The Best Treatments for Osteoporosis

Why Bone Health Takes a Back Seat to Pharmaceutical Drugs

If the best treatments for osteoporosis are what you're looking for, this article will give you some documented reasons why conventional treatments for osteopenia and osteoporosis are tackling the problem of bone density in the wrong way. Drugs in the bisphosphonate family, including Fosamax, Boniva, Reclast, and Actonel may improve bone density, but they do it by interfering in the natural process of removing old, brittle bone so that new, flexible bone can replace it.

Indeed, the best treatments for osteoporosis are essentially free, but you are unlikely to hear much about them from your doctor.

Vitamin D from daily sun exposure or fish oil supplements, calcium from vegetable sources (not milk products), regular weight-bearing exercise, and access to trace minerals in bio-available form are the real keys to building and maintaining healthy bones, but few doctors are trained in human nutrition. They are trained to use pharmaceutical drugs to treat various conditions.

So why is you doctor most likely prescribing Fosamax or Boniva?

To get the answer to this question, which is the key to getting the best treatments for osteoporosis, you must "Follow the money trail".

To do this, you must understand a little about how the doctor, if he or she is an MD, is trained and compensated. The pharmaceutical industry -- which has a strong financial interest in funding medical schools and influencing their curriculum -- is not interested in natural cures for anything because they cannot be patented and thus, controlled for making long-term profits.

(Besides, it is far more profitable to manage a disease, rather than provide a cure -- if one was even available. The Big pharmaceutical companies are not humanitarian organizations. They are businesses that are solely motivated by profit. They are not sworn to the Hippocratic Oath, as MDs are.)

Natural substances, such as nutrients, hormones, and herbs cannot be patented, so the pharmaceutical industry has no interest in them. There is not enough profit potential to risk the huge investment in testing and getting a product approved by the FDA for that purpose.

The pharmaceutical companies therefore, must always create a synthetic chemical that does something that sounds like it would help the patient. Whether it actually does help them -- or it harms them -- are matters for the attorneys and public relations experts to handle.

When testing the newly created substance for safety and effectiveness, who do you think pays for and often even conducts all the testing? Hint: It's not the FDA!

If you guessed that it is the drug companies themselves and/or their hired third-party laboratories, you are correct! This opens up many avenues for fraud, which can be perpetrated by throwing out testing that doesn't bring back favorable results (Seriously, this is done!) or by adjusting the test procedure to cause a favorable outcome for the product being tested.

This happens more often than we would like to believe it does. When it takes 60,000 deaths due to the once-popular arthritis medicine Vioxx, before the drug is recalled -- even though the dangers were known in advance -- this should give the public an indication of where the pharmaceutical industry's heart is located.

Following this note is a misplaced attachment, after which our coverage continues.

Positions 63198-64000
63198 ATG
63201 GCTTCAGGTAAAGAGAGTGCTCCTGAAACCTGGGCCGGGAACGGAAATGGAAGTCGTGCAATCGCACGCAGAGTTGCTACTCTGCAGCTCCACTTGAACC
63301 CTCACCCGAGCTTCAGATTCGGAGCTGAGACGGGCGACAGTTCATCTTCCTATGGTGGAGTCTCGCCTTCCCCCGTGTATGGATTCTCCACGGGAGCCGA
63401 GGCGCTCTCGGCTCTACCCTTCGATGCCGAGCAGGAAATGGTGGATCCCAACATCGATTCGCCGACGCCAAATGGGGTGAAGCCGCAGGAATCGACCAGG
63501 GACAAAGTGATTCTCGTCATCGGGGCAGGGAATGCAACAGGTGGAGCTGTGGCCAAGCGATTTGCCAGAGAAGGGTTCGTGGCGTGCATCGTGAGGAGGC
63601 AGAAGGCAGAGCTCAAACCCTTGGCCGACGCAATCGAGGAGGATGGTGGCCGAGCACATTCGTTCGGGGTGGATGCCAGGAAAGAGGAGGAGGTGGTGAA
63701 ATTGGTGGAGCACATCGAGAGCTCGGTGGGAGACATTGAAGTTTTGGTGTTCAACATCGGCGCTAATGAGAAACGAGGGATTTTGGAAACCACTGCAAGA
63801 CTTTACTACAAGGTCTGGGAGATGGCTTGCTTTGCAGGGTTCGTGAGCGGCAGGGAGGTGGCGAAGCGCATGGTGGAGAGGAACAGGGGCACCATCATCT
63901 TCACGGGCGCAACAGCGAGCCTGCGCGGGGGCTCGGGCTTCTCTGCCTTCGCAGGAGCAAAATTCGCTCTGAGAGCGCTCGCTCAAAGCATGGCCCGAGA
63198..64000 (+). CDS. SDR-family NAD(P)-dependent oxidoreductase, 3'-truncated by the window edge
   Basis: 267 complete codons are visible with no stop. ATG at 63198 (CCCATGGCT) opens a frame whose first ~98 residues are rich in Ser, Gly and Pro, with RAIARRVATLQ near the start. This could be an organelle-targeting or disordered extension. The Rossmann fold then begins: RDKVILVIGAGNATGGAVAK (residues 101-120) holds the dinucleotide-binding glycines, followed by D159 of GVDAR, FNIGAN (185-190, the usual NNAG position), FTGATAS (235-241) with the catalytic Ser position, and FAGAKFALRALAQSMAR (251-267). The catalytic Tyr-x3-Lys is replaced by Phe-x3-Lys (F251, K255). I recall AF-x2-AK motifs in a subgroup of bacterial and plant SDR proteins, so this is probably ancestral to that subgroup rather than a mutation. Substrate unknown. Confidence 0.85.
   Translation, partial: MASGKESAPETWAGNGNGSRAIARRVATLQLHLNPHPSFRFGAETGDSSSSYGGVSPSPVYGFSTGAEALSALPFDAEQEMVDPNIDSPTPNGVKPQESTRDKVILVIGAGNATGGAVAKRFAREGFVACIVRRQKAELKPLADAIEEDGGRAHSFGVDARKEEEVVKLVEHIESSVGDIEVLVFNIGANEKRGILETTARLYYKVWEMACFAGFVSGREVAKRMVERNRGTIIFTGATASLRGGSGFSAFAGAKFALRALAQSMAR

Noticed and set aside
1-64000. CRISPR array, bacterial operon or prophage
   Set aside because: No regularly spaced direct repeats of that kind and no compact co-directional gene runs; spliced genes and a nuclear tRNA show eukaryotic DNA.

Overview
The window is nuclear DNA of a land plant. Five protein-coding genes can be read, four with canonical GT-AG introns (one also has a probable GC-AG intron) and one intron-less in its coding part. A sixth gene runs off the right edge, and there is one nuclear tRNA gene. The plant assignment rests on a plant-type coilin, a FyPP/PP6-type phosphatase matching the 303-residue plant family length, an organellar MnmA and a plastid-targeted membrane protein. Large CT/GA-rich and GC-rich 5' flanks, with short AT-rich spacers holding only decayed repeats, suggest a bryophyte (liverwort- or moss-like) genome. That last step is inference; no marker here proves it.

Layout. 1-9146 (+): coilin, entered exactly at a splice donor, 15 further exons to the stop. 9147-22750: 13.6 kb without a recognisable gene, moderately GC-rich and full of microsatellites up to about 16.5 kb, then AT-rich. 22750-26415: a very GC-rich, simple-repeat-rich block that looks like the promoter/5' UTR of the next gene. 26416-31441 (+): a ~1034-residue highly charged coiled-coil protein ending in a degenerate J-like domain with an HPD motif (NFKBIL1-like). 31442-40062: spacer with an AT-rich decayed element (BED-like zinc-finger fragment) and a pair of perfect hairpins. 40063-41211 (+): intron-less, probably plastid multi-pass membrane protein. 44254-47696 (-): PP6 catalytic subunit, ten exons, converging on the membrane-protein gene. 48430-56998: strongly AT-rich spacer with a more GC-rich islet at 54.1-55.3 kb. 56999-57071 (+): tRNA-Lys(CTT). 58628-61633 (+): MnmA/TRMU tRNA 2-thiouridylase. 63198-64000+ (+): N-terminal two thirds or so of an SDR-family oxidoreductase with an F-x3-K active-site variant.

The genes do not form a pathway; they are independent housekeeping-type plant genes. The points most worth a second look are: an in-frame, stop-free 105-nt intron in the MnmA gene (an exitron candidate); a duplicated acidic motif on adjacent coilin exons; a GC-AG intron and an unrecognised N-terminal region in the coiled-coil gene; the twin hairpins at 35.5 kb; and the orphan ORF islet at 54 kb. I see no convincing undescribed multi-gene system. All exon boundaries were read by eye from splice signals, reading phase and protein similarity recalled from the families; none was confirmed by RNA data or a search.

So, if you have osteoporosis or osteopenia, and you are looking for the best treatments, you may want to look further than the bisphosphonate drugs your doctor is recommending. Doctors, unless they are naturopaths, chiropractors, or sometimes osteopaths, tend to sell products made by the pharmaceutical industry. They make no money, nor do they get free trips to Hawaii, when they suggest natural solutions for thinning bones, although these are the best treatments for osteoporosis.

If you are one of the rare people who want to do their own research to find out what scientists who have no financial interest in their research have to say about the best treatments for osteoporosis, take a look at this short article with scientific studies referenced below.

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teresapelka profile image

teresapelka 4 years ago from Dublin, Ireland

I don't know what should be wrong with cows' milk. How do you tell the calcium in the bone to have come from milk from other sources? (I'll have to research on the research)

I have about two pints of milk a day, the lactose also keeps on working - a mammal, I am.

So far - 'knock wood' - nothing broken. :)

teresapelka profile image

teresapelka 4 years ago from Dublin, Ireland

Just joking, as for language, you go find your cow and mind your cow if it's cow's milk to be good to you. 'Cow milk' or 'cows' milk' would be a bit less hassle... ;)

Paul Kemp profile image

Paul Kemp 4 years ago Author

The problem with animal foods of any kind is that they acidify the blood, which in turn draws calcium out of the bones to bring the blood pH back to normal. Read the link which explains and documents the science behind this.

I liked milk, too, but gave it up when I learned this. I am better off for it.

Thanks for commenting, though, Teresa.

teresapelka profile image

teresapelka 4 years ago from Dublin, Ireland

The link you provide disregards digestion.

If I drink milk, my body doesn't need to take calcium from my bones - it has calcium in the digestive tract.

The research you're quoting would refer to some much impossible digestive disorder for a mammal: inability to absorb calcium from the digestive tract.